The 4% / 43% figure doesn’t begin to tell the story. No one could have predicted how effective an internet-based conglomeration could be. Or the impact that Amazon’s sales could have on commercial real estate woes. Or how Amazon lobbies for potentially detrimental state / local tax benefits. Around the country, real estate brokers are in a panic as warehouse / office park leasing have fallen off a cliff. In addition, Amazon’s HQ2 campaign is leading to a growing criticism from those who believe that Amazon may have too many tax and cost benefits and at the peril of middle-class workers and retail entrepreneurs.
Trump’s deep-seated antipathy toward Amazon surfaces when discussing tax policy and antitrust cases. The president would love to clip CEO Jeff Bezos’ wings. But he doesn’t have a plan to make that happen.
Jonathan Swan, Axios
Amazon built its business around the belief that as long as consumer prices were low, anti-trust laws wouldn’t apply. Lina Kahn went on to say: “Due to a change in legal thinking and practice in the 1970s and 1980s, antitrust law now assesses competition largely with an eye to the short-term interests of consumers, not producers or the health of the market as a whole; antitrust doctrine views low consumer prices, alone, to be evidence of sound competition.”
The health of the retail sector has been on decline for quite sometime. Retail business owners, real estate brokers, lenders, and commercial developers didn’t foresee how much of an effect Amazon and eCommerce would have on their adjacent sectors. Where there was originally confusion and apathy, there is now a shared disdain for the Seattle eCommerce giant. Main Street business owners, politicians and pundits have taken notice. And this is the audience to whom President Trump speaks.
Under the current interpretation of antitrust laws, Amazon seems to be getting a free pass. So I should say that antitrust laws in, their current state, don’t prohibit conglomeration. They don’t prohibit a single company from being involved in all these different lines of business. But what they are supposed to prevent is a company that enjoys a dominant footprint in one area of the market, using that footprint to leverage its way into other markets, and so I think that’s the area where Amazon potentially should be facing scrutiny.
From Korva Coleman’s interview of Lina M. Kahn, NPR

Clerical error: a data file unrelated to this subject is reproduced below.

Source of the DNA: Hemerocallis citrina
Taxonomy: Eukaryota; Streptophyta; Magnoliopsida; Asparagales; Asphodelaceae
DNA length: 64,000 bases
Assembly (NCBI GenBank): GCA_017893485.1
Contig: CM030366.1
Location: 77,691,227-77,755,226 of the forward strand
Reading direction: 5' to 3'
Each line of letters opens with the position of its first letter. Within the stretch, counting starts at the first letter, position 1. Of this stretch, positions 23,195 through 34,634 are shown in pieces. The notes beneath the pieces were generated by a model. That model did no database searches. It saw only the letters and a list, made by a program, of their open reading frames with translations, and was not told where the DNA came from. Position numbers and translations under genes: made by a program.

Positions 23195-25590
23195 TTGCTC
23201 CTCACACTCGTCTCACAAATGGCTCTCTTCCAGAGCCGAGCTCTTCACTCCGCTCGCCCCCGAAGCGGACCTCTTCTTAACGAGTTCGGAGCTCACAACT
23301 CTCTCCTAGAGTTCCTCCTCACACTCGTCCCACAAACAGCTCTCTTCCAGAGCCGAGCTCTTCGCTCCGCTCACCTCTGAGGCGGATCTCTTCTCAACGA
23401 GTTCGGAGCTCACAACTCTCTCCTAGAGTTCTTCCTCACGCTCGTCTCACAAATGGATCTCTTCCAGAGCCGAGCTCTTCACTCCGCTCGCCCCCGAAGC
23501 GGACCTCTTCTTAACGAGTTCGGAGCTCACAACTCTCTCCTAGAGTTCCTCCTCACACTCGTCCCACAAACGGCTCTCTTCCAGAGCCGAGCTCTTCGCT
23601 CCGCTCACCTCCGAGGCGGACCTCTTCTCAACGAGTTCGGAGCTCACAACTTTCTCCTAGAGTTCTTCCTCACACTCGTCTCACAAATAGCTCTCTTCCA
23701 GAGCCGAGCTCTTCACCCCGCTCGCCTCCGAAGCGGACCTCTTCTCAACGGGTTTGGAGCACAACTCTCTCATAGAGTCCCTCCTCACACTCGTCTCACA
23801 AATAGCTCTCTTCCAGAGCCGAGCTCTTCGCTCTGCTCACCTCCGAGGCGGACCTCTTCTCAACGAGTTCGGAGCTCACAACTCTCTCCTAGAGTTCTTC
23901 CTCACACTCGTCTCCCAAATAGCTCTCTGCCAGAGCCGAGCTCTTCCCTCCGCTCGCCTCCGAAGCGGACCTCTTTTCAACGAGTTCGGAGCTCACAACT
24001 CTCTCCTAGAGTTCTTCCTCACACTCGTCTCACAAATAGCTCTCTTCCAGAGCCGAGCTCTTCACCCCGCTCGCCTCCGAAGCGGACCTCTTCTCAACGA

In 1890, the father of the Sherman Act, Mr. John Sherman (R-OH) stood on the floor of the Senate and declared the following:
If we will not endure a king as a political power, we should not endure a king over the production, transportation, and sale of any of the necessities of life. If we would not submit to an emperor, we should not submit to an autocrat of trade, with power to prevent competition and to fix the price of any commodity.”
When the gentleman from Ohio made this statement, he couldn’t envision a future where one man presided over a corporation responsible for a great deal of production, transportation, and the sale of any necessities of life. Sherman also couldn’t envision the internet, a virtual destination void of political governance or etiquette. Amazon’s strategy continues to be the forging of an anti-trust proof conglomeration – loved by consumers and feared by both incumbents and challengers.
Anti-trust law is overdue for change. The language no longer matches the time. And while Amazon may not be the most deserving of this scrutiny, they are the most likely target.
The laws will change to address the modern day concerns of retailers, logistics networks, newspaper publishers, ad firms, shipping companies, grocers, auction houses, book publishers, movie studios, software companies, hardware manufacturers, credit lenders, payment services, and internet service providers. In our modern American economy, any business that touches the internet has been affected by Amazon.
Bezos is aiming to possess the entire board upon which a monopoly can be formed — the consumer internet. And populist politicians will eventually conclude that no corporation should be able to own the consumer internet.
Read more of the issue here.